4. Enter the text for the message here (you can type in rude words but we've managed to resist doing that here).
  5. Click OK to create your error alert.

You'll be able to see your message when you next enter an invalid value in a cell:

Custom error

If your users are still getting it wrong after seeing this it might be time to hire some new data input staff...

 

Styles of Error Alert

There are three different styles of error alert to choose from.  They are:

  • Stop - This style prevents you from continuing with the invalid data entry.
Custom error

You can either click Retry to try again with a new value or Cancel to reset the cell to its original value.

  • Warning - Use this style of message to warn users of values that are outside of the normal range but not beyond the realms of possibility.
Warning message

You can click Yes to continue and enter the value in the cell.

 
  • Information - Use this style of message to inform users of the effects of entering a particular range of values.
Information

With this style of message simply click OK to continue with the value entered.

 

Highlighting Invalid Data

When you add validation to a range of cells it's perfectly possible that some of those cells already contained invalid data.  Because validation is only triggered when you actually change the value in a cell it's easy to miss these invalid values.  Fortunately, you can ask Excel to highlight invalid data:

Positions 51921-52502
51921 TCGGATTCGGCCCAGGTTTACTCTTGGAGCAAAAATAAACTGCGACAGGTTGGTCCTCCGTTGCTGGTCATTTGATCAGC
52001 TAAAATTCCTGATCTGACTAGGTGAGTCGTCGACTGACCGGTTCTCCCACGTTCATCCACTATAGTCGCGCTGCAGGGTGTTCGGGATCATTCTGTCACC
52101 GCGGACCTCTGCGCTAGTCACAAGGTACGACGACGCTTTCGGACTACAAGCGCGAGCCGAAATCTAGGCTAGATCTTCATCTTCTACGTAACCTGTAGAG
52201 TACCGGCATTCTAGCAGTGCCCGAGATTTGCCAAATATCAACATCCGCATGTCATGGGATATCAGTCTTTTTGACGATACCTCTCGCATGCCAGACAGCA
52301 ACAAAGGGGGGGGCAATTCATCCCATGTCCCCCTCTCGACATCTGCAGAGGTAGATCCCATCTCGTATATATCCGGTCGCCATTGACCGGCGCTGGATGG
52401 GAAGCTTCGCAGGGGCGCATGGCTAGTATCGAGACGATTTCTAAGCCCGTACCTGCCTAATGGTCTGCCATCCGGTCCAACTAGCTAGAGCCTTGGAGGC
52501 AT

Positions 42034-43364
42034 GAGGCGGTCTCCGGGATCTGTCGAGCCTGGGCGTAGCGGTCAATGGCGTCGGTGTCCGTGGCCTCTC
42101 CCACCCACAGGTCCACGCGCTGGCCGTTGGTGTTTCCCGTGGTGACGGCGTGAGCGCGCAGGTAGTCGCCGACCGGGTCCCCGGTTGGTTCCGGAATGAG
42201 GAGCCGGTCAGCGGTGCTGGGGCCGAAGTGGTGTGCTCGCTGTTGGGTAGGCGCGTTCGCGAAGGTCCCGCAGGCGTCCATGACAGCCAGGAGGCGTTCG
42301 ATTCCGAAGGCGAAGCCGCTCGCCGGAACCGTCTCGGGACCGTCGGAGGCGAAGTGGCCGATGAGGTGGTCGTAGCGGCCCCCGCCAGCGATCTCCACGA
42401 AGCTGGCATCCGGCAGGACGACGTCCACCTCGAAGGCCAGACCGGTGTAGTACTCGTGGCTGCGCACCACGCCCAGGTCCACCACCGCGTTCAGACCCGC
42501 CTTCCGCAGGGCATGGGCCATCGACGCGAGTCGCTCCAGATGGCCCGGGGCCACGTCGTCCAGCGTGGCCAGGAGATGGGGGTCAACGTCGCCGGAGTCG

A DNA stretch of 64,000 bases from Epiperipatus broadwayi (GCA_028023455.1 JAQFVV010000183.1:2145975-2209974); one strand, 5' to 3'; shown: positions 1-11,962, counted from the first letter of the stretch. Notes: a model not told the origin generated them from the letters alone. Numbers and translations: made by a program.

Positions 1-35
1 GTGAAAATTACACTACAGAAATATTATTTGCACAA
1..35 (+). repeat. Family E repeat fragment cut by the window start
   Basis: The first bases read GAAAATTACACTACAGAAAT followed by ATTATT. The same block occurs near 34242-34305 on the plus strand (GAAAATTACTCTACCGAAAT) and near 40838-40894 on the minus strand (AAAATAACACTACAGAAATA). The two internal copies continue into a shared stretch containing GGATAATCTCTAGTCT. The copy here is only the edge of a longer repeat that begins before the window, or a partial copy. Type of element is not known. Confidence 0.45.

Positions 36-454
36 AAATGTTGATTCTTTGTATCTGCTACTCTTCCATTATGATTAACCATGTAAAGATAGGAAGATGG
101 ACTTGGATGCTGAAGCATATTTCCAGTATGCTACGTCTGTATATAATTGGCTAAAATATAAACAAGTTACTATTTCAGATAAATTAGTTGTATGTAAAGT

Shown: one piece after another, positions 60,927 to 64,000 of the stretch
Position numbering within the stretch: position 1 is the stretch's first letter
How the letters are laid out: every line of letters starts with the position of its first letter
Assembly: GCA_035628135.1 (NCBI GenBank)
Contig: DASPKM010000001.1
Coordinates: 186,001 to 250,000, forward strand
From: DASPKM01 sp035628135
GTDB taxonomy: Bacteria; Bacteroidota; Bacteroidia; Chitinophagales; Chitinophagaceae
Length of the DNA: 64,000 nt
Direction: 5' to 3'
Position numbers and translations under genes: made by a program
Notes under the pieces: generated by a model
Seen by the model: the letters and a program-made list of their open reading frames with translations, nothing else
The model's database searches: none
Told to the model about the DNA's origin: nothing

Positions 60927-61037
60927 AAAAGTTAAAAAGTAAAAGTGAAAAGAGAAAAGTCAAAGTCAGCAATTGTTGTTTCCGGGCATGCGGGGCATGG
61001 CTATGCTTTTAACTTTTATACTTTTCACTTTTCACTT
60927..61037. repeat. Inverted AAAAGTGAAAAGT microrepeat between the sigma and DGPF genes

Circle invalid

From the Data tab of the ribbon select the option shown here.

 

Any invalid data on the current sheet will immediately be highlighted with red circles.

Circled data

Without the red circles this type of input error can be tricky to spot.

 

The circles will disappear when you enter a valid value into the circled cell, or you can clear the circles manually:

Clear circles

Choose this option on the Data tab of the ribbon to remove the red circles.

 

Removing Data Validation

If you decide that you need to remove validation from cells you can do so using the Data Validation dialog box.  To do this:

  1. Select the cells you want to remove validation from.
  2. From the ribbon select: Data -> Data Validation.
Clear validation

You can clear validation settings using the same dialog box you used to apply them.

 
  1. On any tab of the dialog box click the Clear All button to remove all validation settings from the selected cells.

Annoyingly, it's very easy to accidentally remove validation settings from a cell.  If you copy a non-validated cell and paste onto one that has been validated you will inadvertently remove any validation settings that you had applied.

What's Next?

The final technique that we'll look at with data validation is how to create a cell drop down list to allow users to select a value rather than having to type it in.  Read the final part of this series to find out how to do this.

 

  1. Validating Cells in Microsoft Excel
  2. Input Messages and Error Alerts (this blog)
  3. Creating Drop Down Lists in Cells